This editorial will appear in Wednesday’s print edition.
Any hope of the federal government living up to its obligation to provide a permanent storage site for the nation’s nuclear waste is fast disappearing.
The Obama administration has delivered on the president’s campaign promise to halt construction of the most plausible option, a repository at Yucca Mountain in Nevada.
While the feds mull their options, spent nuclear fuel and other radioactive waste is piling up in 39 states, Washington included.
Last month, a presidential panel suggested farming out the waste to communities hungry for jobs. Never mind the $10.5 billion the nation has already invested in Yucca Mountain – the panel was under orders to not consider the site.
But to Yucca or not to Yucca is only half the question. The other half: Where is the money to pay for long-term storage?
For 20 years, electricity ratepayers have been paying to underwrite the development of a solution. Their contributions, minus expenses and plus interest, stand at $25 billion.
But, as the panel tasked with charting a post-Yucca course pointed out, the money can’t be tapped easily. The reason: Congress has been banking the nuclear waste fees as taxes, example No. 446 of how lawmakers have cooked the books to make deficits look smaller.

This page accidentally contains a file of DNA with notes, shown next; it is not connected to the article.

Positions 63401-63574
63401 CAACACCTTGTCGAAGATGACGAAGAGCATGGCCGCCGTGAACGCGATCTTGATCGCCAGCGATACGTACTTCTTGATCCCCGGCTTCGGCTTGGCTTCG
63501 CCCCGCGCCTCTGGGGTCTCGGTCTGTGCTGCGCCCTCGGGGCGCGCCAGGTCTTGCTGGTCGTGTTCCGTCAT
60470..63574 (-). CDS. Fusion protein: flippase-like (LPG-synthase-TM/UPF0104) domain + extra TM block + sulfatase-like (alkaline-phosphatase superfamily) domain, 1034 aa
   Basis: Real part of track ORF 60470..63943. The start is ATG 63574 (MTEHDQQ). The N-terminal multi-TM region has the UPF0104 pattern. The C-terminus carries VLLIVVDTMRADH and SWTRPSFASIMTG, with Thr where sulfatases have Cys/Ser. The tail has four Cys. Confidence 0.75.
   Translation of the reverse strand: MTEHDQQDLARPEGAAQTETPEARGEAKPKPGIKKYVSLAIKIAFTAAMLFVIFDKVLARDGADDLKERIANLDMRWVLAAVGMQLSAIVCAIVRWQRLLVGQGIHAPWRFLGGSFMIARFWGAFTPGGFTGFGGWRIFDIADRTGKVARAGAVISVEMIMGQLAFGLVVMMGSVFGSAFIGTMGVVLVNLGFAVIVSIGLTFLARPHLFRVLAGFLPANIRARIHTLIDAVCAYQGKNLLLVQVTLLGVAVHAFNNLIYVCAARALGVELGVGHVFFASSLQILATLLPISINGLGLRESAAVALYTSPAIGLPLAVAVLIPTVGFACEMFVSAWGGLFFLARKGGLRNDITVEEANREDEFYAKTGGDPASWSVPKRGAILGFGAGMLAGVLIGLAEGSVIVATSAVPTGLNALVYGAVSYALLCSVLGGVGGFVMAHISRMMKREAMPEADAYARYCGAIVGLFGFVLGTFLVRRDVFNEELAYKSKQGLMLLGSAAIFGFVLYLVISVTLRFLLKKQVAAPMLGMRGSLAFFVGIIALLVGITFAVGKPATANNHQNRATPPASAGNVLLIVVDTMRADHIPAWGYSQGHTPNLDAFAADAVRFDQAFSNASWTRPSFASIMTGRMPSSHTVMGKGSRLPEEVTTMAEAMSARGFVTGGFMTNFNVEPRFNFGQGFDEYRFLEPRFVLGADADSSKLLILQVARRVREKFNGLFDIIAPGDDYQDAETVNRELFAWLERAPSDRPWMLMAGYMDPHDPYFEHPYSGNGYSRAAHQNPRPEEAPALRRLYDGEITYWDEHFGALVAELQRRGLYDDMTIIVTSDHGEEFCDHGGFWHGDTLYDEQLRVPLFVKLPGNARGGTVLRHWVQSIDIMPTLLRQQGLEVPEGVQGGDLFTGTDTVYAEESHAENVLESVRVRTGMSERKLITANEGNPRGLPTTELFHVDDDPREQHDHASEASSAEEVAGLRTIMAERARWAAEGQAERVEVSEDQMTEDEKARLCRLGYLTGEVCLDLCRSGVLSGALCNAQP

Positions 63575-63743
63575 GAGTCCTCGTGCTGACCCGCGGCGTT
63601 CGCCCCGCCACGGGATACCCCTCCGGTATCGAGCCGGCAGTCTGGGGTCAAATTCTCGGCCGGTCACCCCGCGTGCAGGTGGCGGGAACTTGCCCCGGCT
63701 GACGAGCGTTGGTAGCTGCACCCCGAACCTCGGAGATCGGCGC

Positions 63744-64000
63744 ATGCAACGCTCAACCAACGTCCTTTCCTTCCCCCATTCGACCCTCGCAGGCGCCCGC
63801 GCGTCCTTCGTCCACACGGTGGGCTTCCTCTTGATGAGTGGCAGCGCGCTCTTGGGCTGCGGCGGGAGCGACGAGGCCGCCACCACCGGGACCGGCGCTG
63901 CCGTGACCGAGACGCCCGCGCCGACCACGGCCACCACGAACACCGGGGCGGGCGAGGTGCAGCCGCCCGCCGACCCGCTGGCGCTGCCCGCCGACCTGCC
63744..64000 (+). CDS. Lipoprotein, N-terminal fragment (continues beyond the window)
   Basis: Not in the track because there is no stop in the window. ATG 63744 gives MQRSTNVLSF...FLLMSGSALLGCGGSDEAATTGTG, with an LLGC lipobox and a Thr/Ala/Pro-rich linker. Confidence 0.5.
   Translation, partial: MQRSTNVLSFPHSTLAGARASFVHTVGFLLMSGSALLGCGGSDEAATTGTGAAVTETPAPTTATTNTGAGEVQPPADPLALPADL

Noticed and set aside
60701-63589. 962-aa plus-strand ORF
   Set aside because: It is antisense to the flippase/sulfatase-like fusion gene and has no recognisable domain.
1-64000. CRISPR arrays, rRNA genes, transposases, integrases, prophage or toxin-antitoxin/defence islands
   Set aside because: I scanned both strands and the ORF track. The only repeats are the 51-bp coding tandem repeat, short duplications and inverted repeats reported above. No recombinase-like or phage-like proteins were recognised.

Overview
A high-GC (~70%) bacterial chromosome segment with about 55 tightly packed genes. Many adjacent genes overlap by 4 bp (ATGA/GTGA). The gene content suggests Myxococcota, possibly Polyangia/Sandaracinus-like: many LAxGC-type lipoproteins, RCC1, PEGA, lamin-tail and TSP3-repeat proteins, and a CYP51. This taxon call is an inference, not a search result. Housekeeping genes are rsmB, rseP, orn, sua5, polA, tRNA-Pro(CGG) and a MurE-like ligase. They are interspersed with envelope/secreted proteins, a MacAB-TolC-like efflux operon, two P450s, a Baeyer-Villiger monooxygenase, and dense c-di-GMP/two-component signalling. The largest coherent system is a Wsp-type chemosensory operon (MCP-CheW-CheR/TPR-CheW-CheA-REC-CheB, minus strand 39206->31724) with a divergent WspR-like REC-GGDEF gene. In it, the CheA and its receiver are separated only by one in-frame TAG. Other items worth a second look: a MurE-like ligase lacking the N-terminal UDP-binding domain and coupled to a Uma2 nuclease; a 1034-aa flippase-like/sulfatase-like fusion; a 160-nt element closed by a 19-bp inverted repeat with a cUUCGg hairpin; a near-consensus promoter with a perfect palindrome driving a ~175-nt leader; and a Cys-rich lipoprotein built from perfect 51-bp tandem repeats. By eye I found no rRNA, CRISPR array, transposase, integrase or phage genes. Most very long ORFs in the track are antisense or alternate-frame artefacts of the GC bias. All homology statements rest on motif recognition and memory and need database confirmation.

Such gimmicks are a big reason why Yucca has been so vulnerable to political gamesmanship. Rolling a swing state is one thing; having to then fill a multibillion-dollar hole in the federal budget makes the act doubly unpalatable.
Now, with the heat on to reconcile the federal balance sheet, pulling that money out of the revenue column will be a nearly impossible sell.
The ugliest truth about the federal deficit isn’t its visible proportions but the lengths to which Congress has gone to hide its true grotesqueness.
Lawmakers continue the charade at taxpayers’ expense. Utilities, which have been forced to improvise temporary storage for nuclear waste the government promised to start taking 13 years ago, want results for their ratepayers’ money.
They have won legal judgments totaling $16.2 billion – and could be due another $500 million a year if the feds don’t have a plan in place by 2020.
The clock is ticking. The nation invested two decades in studying Yucca Mountain, only to scrap it for political reasons. Extricating the money from the federal budget to begin again might take at least that long.